Mice fed on emulsifiers (Carboxymethylycellulose CMC and Polysorbate P-80) showed increased appetite. They also showed signs of low-grade inflammation in the gut and increased fat deposition. The authors attribute these effects to changes in the gut microbiota. While the number of microorganisms in the gut was not altered by diet containing emulsifiers, the kinds of microbiota were completely different. The mucus lining was also depleted and the microbes were closer to the cells in the gut, possibly causing the inflammation. While this study has been done on mice, perhaps the quality and quantity of our microbiota and their response to emulsifiers has some bearing for us too.

What did they do?

 

They added widely used  emulsifiers- Carboxymethyl cellulose (E466) and Polysorbate-80 (E433) to the food and drinking water of young mice at equivalent concentrations commonly used in human food.

They measured the abundance and diversity of the gut microbiota, inflammation of the gut (colitis) and also metabolic disorders (fat accumulation, increase in food intake and fasting blood sugar levels) in the emulsifier-fed mice and compared to control mice (no emulsifier in food or drink)

 

What did they find?

These mice (treated) had same number of bacteria (in their gut) compared to mice that were not fed emulsifier (control mice). The types of microbes however was quite different. The microbes were also found closer to the gut that in control mice. The treated mice showed increased appetite, followed by  fat deposition and low grade inflammation of the gut. Interestingly, transplantation of the microorganisms of the gut from emulsifier fed animals into germ-free mice also resulted in increased fat deposition and inflammation of the gut. Suggesting that changes in the microbiota caused by the emulsifiers may be sufficient to cause the metabolic dysfunction and observed inflammation.

Erosion of the protective mucosal layer around gut epithelium in emulsifier-fed mice resulting in reducing the separation between the microbiota and the gut epithelium. Emulsifiers caused a marked change in gut microbiota composition – Higher pro-inflammatory microbiota including the bacterial species that are the leading cause of colitis like Bilophila and Helicobacter. Changed gut microbiota in emulsifier-fed mice increased gut inflammation and colitis. Emulsifier-fed mice also show – dysregulation of blood sugar levels (mild diabetes), increased food consumption correlated with increased adiposity(fat deposition) and weight gain. In older mice (4 months old) the changes persisted for more that 6 weeks even after emulsifiers were stopped. The observed effects of emulsifiers are exclusively due to the change in gut microbiota as the emulsifiers did not show any effect in mice having no gut microbiota (germ free mice). Interestingly such germ free mice become labile to the effects of the emulsifiers if the regular gut microbiome is reintroduced in them.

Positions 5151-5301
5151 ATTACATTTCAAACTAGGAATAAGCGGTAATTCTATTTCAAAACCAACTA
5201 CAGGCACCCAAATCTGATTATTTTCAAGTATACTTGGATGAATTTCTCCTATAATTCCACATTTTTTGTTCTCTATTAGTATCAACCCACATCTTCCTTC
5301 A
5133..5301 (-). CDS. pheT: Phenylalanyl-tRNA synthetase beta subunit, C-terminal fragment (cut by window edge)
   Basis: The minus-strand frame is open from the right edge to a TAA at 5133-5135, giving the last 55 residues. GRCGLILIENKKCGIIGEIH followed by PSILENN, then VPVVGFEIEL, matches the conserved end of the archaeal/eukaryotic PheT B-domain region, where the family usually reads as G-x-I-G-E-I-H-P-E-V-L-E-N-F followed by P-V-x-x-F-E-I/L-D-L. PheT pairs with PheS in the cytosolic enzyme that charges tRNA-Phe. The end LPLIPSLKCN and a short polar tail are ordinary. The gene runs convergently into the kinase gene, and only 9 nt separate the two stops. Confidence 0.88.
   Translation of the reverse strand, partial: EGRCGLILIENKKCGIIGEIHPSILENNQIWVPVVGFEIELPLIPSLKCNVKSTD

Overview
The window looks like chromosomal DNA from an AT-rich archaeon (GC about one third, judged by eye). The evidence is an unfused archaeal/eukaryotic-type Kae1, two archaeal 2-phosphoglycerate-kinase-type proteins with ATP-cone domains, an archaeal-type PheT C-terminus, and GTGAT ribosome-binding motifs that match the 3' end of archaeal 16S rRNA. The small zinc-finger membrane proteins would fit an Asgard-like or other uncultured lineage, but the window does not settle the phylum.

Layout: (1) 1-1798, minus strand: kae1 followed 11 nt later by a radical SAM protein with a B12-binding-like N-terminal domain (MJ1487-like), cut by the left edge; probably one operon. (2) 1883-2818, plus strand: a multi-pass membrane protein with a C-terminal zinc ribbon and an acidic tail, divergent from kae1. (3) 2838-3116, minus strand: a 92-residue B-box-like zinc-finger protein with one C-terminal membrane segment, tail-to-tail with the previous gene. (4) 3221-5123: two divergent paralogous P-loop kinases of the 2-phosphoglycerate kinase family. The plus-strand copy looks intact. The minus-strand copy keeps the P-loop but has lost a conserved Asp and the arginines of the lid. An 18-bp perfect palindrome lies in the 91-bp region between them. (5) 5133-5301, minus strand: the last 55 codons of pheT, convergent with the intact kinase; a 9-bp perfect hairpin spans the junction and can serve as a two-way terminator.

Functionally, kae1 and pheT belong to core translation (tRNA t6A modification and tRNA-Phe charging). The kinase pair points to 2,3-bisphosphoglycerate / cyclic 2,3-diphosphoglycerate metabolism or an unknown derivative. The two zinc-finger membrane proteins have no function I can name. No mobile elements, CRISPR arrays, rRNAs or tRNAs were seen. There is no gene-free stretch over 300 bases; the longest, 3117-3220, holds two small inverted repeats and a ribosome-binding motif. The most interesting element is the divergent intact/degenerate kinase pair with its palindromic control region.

Background to the study

An undisturbed gut flora is emerging as an important factor in health versus disease (1). Multiple different physiological conditions including obesity and type 2 Diabetes are now associated with changes in the gut microflora (2-3). Recent studies have found that artificial sweeteners can cause blood sugar related disorders in humans (4).

 

Take-home and implications